Hey Friends 👋
It's often said that in a lot of industries, especially knowledge-driven ones, we need to be able to get into a state of flow and achieve "deep work". In other words, we need to get lost in our work so much that time disappears and the world around us melts away, leaving just us and the problem to be solved at hand.
So, for the last few weeks, I've tried to pay more attention to the times when I've been in a state of flow and then been pulled out of it for some reason. And, then after noticing some patterns, I decided to try some new routines and ideas over the last few days to hopefully eliminate as many flow disturbers as possible to keep the deep work flowing.
That's what I want to share with you in this week's edition, the three ideas I've been trialling so hopefully, they can help you too.
Notifications are everywhere, every day our lives are filled with pings, dings, pop-ups, and the odd alarm. They all serve a purpose in some way, some more important than others but what they all share is that they disturb our flow and either stop us from entering a state of flow or they pull us out of one.
So, to combat this I went into my phone's settings and disabled all of the notifications that aren't essential. And, by essential I mean phone calls and text messages; everything else from social media to emails has been disabled.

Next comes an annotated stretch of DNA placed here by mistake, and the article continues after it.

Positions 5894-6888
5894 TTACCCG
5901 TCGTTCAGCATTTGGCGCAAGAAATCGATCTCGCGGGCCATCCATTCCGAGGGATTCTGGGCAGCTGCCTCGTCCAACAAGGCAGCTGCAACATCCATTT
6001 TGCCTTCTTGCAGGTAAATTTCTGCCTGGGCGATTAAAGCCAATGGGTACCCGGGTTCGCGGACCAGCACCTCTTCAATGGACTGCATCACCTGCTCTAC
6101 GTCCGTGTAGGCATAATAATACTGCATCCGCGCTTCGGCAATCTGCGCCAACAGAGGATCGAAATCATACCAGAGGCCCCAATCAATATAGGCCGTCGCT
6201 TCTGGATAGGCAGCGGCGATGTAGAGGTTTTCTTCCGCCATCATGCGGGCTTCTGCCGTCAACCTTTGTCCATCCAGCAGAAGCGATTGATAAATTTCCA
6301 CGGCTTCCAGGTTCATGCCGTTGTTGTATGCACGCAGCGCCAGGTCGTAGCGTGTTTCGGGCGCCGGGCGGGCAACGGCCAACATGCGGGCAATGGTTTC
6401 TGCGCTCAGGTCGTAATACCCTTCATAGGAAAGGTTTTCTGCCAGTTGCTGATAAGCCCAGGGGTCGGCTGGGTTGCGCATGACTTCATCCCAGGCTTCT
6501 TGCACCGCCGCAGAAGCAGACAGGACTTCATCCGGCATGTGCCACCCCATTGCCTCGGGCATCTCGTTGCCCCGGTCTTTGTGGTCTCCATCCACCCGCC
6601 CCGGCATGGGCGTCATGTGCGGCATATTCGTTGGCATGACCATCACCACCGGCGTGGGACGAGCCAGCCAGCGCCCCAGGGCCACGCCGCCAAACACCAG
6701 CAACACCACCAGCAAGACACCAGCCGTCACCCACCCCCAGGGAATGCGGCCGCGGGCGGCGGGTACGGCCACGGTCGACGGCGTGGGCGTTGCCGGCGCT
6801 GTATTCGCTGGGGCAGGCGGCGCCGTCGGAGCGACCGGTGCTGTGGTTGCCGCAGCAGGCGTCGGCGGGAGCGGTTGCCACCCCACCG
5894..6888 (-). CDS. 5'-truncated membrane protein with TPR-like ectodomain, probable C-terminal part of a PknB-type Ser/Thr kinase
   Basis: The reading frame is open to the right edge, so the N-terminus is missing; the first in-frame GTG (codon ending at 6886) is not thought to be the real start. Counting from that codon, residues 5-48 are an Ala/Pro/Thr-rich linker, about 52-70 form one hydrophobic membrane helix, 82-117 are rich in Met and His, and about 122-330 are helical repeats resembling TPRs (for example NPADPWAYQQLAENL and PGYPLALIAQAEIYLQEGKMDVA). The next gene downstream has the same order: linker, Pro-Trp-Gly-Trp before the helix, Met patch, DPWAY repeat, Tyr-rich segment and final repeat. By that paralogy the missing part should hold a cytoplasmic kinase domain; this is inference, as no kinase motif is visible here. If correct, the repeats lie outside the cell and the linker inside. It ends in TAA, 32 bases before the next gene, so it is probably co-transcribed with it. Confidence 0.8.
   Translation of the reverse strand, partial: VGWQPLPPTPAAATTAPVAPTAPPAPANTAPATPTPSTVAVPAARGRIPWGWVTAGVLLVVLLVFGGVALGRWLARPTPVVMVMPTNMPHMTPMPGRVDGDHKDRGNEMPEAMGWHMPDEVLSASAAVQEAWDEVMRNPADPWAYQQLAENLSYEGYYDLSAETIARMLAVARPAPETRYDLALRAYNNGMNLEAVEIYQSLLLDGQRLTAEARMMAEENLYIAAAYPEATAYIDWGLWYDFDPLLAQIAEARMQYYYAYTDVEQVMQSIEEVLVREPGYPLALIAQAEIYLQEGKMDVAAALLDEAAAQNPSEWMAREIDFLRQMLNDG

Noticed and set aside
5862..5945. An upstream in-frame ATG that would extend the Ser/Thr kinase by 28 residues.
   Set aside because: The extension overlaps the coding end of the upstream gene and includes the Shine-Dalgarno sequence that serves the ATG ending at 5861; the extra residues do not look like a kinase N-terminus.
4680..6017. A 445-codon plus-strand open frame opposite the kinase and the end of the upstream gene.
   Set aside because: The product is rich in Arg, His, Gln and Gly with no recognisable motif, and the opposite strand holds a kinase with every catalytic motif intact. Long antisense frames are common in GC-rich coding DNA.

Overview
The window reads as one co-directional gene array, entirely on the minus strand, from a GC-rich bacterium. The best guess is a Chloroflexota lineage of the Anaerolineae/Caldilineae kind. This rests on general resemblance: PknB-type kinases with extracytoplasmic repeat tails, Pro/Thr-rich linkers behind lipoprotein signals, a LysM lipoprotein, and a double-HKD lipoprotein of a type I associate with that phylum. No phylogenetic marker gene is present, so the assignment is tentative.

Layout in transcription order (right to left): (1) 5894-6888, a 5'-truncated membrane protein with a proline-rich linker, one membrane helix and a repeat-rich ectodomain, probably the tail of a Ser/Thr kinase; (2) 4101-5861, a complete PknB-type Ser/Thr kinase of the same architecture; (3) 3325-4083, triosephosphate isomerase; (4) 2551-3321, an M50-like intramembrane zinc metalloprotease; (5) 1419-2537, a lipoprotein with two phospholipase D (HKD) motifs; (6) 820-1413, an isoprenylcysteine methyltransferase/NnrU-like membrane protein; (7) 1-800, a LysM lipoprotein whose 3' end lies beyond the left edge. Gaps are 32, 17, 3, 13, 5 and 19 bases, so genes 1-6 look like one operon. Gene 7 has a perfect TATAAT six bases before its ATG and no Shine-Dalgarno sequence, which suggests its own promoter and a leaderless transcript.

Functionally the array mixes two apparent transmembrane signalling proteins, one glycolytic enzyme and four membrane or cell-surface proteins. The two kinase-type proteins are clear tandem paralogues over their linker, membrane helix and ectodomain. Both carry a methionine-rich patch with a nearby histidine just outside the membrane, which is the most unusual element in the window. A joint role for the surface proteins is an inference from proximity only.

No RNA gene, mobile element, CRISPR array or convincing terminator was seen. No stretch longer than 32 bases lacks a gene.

At first, it was weird not getting constant pings but after a day or two it's been great and I've been able to crack on and get some good deep work sessions in. 🙌
Sometimes, just disabling notifications isn't enough. On the days when willpower and motivation are running low and you can't stop yourself from checking infinity pools. Try hiding your distractions (e.g. a phone) away in a different room or out of sight in a draw.
It's amazing how when something is out of reach or out of eyeshot our attention is drawn to it a lot less and we're free to get on with what we need to do.
Now, I'll admit I need to up my usage of this trick and I'm actively trying to train myself to not have my phone attached to my hip all the time but the few times I have left my phone elsewhere it has been bliss.
Finally, we have time blocking which recently seems to have been beaten to death as everyone and their dog seems to be doing it or recommending it but that is for good reason.
Time blocking provides us with dedicated time to focus on our tasks without needing to worry or think about what to work on, everything is already predetermined for us. Now, the proper way to time block is to split your entire day up into blocks (e.g. 30 minutes) and allocate tasks for each.
But, even if you don't commit fully to time blocking and just do it for individual tasks it can help you get in a flow state thanks to the fake deadlines it inherently uses. When the clock is ticking and we only have so much time to do something that needs to get done, it's impressive how quick we get in gear for it.
Take this newsletter edition, for example, in the past I would spend hours dwelling, planning, writing and editing it. But, today I've given myself exactly 30 minutes to write it and then another 30 minutes to edit it to make sure I get myself in gear and don't spend too long on it.
Hopefully, these three tips help you stay in the flow and achieve some deep work this coming week, I'd love to hear what you're up to so hit reply and let me know.
Thank you for reading as always.
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